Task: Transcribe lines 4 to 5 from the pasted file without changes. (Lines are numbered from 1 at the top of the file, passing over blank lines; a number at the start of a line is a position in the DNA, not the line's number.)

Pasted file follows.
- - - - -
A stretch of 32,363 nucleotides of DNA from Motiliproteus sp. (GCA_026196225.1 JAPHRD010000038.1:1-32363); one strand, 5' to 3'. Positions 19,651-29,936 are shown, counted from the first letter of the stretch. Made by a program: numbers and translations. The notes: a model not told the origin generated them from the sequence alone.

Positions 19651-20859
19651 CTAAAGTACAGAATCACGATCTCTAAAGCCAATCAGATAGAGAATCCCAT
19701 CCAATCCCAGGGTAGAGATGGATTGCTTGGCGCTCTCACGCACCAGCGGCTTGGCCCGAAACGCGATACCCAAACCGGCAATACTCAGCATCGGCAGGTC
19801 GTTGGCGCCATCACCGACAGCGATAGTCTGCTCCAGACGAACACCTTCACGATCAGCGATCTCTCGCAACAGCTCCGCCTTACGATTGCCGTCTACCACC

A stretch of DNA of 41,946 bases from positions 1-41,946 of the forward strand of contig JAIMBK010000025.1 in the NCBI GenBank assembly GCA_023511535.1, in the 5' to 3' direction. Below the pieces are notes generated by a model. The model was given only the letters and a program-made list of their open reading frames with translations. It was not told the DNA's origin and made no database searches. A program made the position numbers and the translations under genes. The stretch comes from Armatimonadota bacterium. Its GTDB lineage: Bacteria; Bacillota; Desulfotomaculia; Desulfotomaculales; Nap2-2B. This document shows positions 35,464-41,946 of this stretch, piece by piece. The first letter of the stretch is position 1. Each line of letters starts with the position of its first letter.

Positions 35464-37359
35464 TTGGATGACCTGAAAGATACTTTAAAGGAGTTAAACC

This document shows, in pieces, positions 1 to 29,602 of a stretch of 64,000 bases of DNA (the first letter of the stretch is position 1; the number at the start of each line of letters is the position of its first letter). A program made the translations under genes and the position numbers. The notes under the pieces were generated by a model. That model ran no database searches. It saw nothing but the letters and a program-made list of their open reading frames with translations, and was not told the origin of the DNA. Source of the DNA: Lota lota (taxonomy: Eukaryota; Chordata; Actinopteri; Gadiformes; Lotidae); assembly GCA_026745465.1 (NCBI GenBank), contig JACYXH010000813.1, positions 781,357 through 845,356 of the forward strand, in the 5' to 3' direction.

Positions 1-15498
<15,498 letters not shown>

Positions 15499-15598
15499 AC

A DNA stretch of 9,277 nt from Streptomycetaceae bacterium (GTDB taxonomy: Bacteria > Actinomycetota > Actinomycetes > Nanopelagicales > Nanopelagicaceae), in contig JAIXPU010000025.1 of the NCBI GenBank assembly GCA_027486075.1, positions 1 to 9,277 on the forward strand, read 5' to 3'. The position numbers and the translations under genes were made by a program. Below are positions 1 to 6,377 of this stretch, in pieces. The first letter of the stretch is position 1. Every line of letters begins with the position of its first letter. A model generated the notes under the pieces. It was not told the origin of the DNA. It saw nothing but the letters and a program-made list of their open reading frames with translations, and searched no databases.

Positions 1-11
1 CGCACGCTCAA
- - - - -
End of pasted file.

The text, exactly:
19701 CCAATCCCAGGGTAGAGATGGATTGCTTGGCGCTCTCACGCACCAGCGGCTTGGCCCGAAACGCGATACCCAAACCGGCAATACTCAGCATCGGCAGGTC
19801 GTTGGCGCCATCACCGACAGCGATAGTCTGCTCCAGACGAACACCTTCACGATCAGCGATCTCTCGCAACAGCTCCGCCTTACGATTGCCGTCTACCACC